“The removal of the Klamath River’s three reservoirs is well advanced, and this stage of the dam removal process has already dramatically changed the landscape along the river in southern Oregon and northern California,” OPB.org reported. Ta. “Iron Gate, the lowest of the remaining three dams, was breached first on January 9, followed by JC Boyle on January 16. On January 23, the base of Copco 1 was breached. A concrete plug in a tunnel in the area was blown up. The reservoir quickly drained, leaving a vast expanse of cracked mud the color and consistency of chocolate cake batter. The Klamath River meandered through the bare ground. We are finding new forms.”

Photo of foul-smelling water coming out of Iron Gate Dam. (Photo: Siskiyou Co. Sup. Ray Haupt)

“Dam removal is expected to improve the health of the Klamath River, the route through which Chinook salmon and endangered coho salmon migrate from the Pacific Ocean to their spawning grounds upstream, and from where juveniles return to the ocean. It has been.”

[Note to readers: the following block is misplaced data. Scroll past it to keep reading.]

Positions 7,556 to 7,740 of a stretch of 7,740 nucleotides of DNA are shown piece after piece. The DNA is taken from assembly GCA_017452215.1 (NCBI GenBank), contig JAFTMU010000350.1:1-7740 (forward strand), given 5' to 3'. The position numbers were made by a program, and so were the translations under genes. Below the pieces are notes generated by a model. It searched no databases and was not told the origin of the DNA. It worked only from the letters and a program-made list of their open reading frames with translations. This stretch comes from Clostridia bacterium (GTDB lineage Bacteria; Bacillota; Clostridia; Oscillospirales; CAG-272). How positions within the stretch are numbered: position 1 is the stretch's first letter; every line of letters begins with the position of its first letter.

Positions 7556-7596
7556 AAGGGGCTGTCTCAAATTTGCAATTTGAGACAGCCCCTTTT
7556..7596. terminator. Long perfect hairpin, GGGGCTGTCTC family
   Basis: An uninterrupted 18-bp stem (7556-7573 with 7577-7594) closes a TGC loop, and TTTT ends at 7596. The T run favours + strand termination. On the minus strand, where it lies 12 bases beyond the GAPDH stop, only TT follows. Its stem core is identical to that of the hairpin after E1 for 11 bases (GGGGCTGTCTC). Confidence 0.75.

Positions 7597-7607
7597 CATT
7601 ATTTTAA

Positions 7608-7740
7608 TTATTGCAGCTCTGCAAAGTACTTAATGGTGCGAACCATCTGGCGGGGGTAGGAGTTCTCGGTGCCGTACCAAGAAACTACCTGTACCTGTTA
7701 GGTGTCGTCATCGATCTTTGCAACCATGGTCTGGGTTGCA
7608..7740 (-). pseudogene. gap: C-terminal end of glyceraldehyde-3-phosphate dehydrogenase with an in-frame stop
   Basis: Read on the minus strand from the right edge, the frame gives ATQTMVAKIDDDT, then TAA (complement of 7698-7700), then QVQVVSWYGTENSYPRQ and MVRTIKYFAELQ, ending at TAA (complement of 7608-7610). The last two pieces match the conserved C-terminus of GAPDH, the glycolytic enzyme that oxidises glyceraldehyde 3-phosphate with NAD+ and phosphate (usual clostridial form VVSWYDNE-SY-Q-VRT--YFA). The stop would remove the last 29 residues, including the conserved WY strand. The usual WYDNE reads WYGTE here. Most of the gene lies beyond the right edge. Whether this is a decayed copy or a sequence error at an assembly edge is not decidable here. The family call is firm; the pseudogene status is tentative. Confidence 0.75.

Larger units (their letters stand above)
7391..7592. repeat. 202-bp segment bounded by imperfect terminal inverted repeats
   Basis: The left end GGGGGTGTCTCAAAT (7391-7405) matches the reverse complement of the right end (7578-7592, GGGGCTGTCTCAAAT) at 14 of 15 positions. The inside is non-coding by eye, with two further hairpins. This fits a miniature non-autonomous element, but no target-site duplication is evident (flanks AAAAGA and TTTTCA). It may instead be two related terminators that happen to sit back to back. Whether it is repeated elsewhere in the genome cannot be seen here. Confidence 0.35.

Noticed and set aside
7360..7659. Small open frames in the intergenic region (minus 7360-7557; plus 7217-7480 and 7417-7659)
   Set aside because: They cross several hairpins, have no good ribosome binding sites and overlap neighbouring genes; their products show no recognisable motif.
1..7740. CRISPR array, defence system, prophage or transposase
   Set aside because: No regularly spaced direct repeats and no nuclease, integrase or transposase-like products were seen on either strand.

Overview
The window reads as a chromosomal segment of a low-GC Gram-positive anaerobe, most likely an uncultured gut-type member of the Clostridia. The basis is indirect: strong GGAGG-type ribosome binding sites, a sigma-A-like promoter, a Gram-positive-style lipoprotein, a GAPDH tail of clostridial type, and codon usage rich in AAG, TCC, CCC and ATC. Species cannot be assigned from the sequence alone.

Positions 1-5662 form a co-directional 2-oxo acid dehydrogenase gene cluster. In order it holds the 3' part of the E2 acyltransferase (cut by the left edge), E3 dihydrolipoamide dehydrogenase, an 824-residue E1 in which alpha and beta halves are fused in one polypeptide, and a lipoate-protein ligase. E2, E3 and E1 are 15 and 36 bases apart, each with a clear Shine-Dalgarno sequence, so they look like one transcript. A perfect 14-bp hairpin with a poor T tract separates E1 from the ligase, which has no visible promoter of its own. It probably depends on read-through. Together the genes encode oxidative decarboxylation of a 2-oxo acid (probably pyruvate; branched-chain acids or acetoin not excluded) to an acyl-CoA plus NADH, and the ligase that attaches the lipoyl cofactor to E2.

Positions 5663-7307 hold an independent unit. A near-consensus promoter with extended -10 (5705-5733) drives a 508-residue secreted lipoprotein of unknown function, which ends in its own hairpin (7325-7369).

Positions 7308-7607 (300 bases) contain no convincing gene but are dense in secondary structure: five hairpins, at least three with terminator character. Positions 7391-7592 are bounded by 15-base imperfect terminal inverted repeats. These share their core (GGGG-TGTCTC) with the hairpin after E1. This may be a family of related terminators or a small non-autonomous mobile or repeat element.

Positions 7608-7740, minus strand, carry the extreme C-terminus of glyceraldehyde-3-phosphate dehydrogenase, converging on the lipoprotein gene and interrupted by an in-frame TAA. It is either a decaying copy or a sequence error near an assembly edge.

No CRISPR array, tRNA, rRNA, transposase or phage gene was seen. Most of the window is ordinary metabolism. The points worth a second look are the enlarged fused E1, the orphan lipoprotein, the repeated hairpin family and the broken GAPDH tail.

On paper, that sounded good, at least to the bureaucrats instigating it.

But local officials say “this is an environmental disaster.”

“I’ve been around natural disasters all my life, but I’ve never seen anything like this,” Siskiyou County Supervisor Ray Haupt recently told the Globe. “The river is essentially dead, and so is everything in it.”

Mr. Haupt served as district ranger for the Klamath National Forest for 33 years, retiring in 2010 and now runs a forestry and natural resources consulting business. He is a California Registered Professional Forester, a member of the California Association of Professional Foresters, an agricultural advisor for Aetna High School and the Siskiyous Technical Program, and the author of multiple forest management and fire policy publications for NAFSR, the National Association. Number of Forest Service retirees.